Become a sommelier: a day-to-day job
Sommelier : a service industry profession
To become a sommelier, employed by a restaurant, is to take on a service role. It is, of course, essential for a sommelier to have excellent vineyard and oenology knowledge, know how to manage their cellar, and even how to carry out a tasting but they are, first and foremost, there to meet their customers’ needs.
After completing his or her studies, the graduate will usually start as an assistant sommelier, assisting with the reception and storage of the different wines in the cellar, and picking up the wines ordered by customers in the cellar during the service. Afterwards, after having gained more experience, he/she can become sommelier, then continuing to manage the cellar and will take on a more prominent role advising and attending the client. After a while, the sommelier can evolve to become head sommelier, managing the entire sommelier service of the restaurant or business and, in large establishments, a complete team of sommeliers.
A sommelier suggests appropriate wines depending on the dishes the customer has chosen, serves the wine(s) at the right temperature for tasting, in the correct glasses, and adheres to the rules of service. A sommelier will know how to provide insight into the chosen wine by using a rich and varied vocabulary to give explanations and make comments. A sommelier is modest and readily shares their oenology expertise with their customers.
A sommelier’s training is based on pairing food and spirits and the gustatory affinities of the customers. A sommelier who has been trained by professionals is capable of introducing their customers to new pairings.
Creating a restaurant cellar
A sommelier also plays a role in buying the wines and maintains an excellent relationship with winegrowers and professionals from the world of wine and oenology. The sommelier regularly goes to the vineyards and selects the best cru for the cellar of the restaurant in which they work. In order to make their selection and fulfil their complementary role of restaurant cellar person, a number of parameters are taken into account including:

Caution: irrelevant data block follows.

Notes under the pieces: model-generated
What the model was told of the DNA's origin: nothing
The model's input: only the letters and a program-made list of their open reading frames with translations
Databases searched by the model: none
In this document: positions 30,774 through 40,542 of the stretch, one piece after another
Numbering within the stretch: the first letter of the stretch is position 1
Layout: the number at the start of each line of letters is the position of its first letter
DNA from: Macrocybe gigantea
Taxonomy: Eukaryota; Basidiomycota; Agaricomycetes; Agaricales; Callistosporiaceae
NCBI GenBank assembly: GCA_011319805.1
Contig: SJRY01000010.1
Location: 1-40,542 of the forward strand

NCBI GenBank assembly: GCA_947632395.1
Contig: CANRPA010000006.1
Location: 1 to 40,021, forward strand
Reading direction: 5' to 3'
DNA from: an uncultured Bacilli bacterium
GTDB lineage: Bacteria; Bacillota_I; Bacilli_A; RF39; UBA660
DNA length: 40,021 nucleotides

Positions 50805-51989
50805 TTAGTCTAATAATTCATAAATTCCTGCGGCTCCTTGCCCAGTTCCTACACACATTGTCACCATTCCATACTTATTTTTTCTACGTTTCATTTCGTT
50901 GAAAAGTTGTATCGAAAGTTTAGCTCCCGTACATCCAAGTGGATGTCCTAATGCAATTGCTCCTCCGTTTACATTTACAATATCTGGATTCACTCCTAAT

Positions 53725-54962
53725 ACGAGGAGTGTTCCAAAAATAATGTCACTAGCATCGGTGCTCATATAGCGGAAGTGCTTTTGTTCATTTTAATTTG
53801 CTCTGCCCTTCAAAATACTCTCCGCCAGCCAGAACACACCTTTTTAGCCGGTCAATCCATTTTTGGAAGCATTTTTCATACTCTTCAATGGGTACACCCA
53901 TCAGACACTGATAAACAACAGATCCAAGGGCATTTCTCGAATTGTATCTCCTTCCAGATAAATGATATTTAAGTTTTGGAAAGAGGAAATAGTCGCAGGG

- the region in which the restaurant is located (a sommelier in Paris will not choose the same wines as a sommelier from elsewhere in the world or from a different region of France).
- the customer profile
- the price range of the establishment. It is important for the cellar to reflect the reputation and the speciality of the restaurant.
- the cooking style of the cuisine chef
Managing the restaurant cellar
A sommelier must be a good manager. In charge of a cellar which sometimes might be worth hundreds of thousands of Euros, they will decide when the wines it contains can be sold, when the cru will be at its best. The financial investment is considerable and mistakes are not tolerated. A restaurant’s wine cellar plays an important role in the reputation of the establishment.
The professional sommelier : an excellent salesperson
Once they are aware of what the customer has chosen to eat, the sommelier takes on the role of salesperson. Selling the wine(s) which go with the meal is a very crucial moment, the sommelier must have perfect knowledge of the crus in their cellar but also a sense of empathy to define, in the space of a few minutes, the needs and desires of the customer. The sommelier is able to distinguish between personal taste and what the customer wants, to give them the best possible experience and therefore leave them as satisfied as possible.
The commercial side, whether selling or buying the wines that will make up the cellar, represents an important part of the training. The sommelier, just like any excellent salesperson, must completely master sales principles: products, positioning and contextual sales argument.
Hierarchy and working hours
There is a hierarchy for sommeliers, especially in luxury establishments. It is quite common to start one’s career as a “commis sommelier”, then sommelier, before becoming head sommelier.
As a restaurant employee, a sommelier often works split shifts, week-ends and public holidays, in a similar way to a cuisine chef or pastry chef.